Diabetes mellitus is a global health crisis persistently affecting people worldwide1. The death and morbidity rate has increased intensively high in only short period of time2. At metabolic point, people with hyperglycemia were exposed to long-term damage, dysfunction and even failure of many tissues and organs such as eyes, kidneys, nerves, heart and blood vessels3.
One of the serious issues faced by diabetic patients was failure of wound healing. The increase in blood sugar levels leads towards; micro-vascular complications, neuropathy, micro-angiopathy and prevents cell reproduction, collagen generation and decrease in wound tensile strength which later lead to delay in wound healing4.
Diabetes related complications such as wound healing can be herbally treated and with natural compounds having therapeutic effects. The herbal treatments possess not only anti-diabeteic potential but also have limited side effects as compared to conventional anti-diabetic drugs5. Moreover herbal plants were shown to improve fibrogenesis, wound repair by increasing wound tensile strength and tissue remodeling6.
Previously Olive is reported to have diabetic wound healing properties7. This may be related to its antioxidant, antimicrobial, blood pressure-lowering, hypocholesterolemic, anti-diabetic and anti-inflammatory effects of its phenolic components, particularly oleuropein which constitutes the main phenolic component in olive leaf8.
So the scientists conducted a new study keeping in view the above olive facts and its main component oleuropein. They studied the aqueous extract of olive leaf for antioxidant activity, wound healing property and then, its effect on the activity and expression of tTG (tissue transglutaminase) was tested in vivo by applying on the wounds of rats with streptozotocin (STZ)-induced diabetes9.
Researchers took 50 male rats and treated them with streptozotocin (STZ) to induce diabetes in them. To evaluate wound healing activity of olive leaf extracts, animals with diabetic wounds were treated topically twice daily with ointments of olive extracts. Wound closer, tissue transglutaminase (tTG) and total antioxidant capacity (TAC) were estimated as parameters of wound healing capacity of olive extracts in diabetic treated and non-treated rats. In vitro phytochemical screening analyses were performed to estimate active constituents.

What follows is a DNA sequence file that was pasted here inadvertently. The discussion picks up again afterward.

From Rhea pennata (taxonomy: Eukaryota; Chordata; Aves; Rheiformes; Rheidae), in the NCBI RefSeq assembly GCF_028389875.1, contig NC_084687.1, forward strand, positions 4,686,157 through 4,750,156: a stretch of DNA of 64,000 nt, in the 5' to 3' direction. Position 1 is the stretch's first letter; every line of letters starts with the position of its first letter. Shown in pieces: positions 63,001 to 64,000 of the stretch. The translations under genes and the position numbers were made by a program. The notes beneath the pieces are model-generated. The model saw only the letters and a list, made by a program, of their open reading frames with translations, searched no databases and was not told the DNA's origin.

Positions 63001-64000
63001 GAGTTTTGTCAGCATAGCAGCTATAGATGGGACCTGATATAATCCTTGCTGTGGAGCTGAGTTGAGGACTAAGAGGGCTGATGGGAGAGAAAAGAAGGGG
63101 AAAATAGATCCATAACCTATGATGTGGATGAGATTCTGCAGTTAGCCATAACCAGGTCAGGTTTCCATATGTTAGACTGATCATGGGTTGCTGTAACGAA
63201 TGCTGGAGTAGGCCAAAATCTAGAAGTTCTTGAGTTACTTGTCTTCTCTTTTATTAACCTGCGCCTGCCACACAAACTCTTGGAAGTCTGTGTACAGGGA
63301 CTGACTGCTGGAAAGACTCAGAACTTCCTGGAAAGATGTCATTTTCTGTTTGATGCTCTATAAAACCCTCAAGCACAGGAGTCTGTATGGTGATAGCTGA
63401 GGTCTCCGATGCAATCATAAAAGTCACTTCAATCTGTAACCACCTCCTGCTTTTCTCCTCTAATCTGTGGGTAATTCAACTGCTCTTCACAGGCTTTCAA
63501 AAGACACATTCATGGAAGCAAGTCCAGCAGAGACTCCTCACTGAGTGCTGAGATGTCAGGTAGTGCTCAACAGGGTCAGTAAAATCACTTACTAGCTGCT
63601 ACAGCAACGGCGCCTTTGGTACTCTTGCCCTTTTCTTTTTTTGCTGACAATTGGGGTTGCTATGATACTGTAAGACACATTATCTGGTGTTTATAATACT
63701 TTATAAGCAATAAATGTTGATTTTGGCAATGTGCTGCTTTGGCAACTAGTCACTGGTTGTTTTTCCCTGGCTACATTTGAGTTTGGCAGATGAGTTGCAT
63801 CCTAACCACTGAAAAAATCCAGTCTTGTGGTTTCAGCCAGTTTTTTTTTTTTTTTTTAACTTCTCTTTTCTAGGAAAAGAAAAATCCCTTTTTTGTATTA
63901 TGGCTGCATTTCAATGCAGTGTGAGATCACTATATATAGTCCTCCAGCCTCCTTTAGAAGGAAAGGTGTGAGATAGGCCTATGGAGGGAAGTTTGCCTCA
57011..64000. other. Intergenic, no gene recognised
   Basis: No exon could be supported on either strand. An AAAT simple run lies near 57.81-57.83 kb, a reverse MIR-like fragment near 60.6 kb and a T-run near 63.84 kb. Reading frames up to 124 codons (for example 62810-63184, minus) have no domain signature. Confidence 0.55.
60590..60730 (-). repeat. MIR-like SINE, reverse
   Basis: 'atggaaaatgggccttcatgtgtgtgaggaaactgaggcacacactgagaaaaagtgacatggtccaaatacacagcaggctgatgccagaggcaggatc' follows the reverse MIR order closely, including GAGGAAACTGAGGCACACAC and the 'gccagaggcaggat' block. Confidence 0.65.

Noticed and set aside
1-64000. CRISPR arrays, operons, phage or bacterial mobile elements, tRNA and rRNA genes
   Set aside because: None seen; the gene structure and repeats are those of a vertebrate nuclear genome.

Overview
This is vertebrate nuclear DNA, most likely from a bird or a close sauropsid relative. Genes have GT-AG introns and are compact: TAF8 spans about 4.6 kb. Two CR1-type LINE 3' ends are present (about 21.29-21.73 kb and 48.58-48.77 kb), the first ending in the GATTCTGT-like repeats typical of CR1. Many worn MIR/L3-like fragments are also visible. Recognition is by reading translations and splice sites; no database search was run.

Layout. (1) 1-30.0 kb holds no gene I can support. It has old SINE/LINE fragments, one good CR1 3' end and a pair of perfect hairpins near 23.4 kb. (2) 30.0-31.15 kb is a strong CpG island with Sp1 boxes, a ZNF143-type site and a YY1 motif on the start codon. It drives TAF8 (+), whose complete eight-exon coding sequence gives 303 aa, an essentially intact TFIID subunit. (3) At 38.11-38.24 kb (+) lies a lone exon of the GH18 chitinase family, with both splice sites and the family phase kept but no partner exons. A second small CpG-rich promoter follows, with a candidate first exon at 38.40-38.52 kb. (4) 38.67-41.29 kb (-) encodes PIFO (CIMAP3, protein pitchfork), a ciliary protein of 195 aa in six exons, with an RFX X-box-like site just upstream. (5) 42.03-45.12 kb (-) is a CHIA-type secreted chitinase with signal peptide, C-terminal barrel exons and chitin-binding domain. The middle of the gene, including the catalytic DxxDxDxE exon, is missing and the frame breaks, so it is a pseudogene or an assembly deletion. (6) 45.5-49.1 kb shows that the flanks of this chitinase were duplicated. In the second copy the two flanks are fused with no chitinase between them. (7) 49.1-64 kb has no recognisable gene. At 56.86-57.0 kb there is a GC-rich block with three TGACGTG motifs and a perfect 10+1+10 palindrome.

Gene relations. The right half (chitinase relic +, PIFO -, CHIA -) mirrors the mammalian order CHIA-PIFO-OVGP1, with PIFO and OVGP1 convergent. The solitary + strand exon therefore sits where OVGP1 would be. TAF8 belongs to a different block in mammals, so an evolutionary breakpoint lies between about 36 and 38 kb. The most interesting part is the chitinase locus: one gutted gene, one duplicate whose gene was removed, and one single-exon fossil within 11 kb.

It was found that wound healing was slow in diabetic group as compared to the one treated with olive leaf extract. Wound contraction and scar formation were positively correlated with the increase in the levels of tTG as markers of collagen deposition and TAC activity. Due to antioxidant and anti-diabetic activity of olive leaf extract constituents, particularly oleuropein, collagen deposition process was estimated in diabetic wound healing.
Authors said about the study:
“Although oleuropein was reported as skin wound healing agent in previous rat models, our study confirmed that besides antioxidant capacity of olive leaf extract (OLE) enriched with oleuropein, our data showed that OLE has fibro genetic expression activity of both HPX and tTG which could be a suitable therapeutic agent for diabetic wound healing. In addition, it concluded that treating of diabetic and non-diabetic wounds by OLE has been determined to be more effective in comparison with classic wound healing treatments.”
Written by: Rabeeia
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17 November, 2019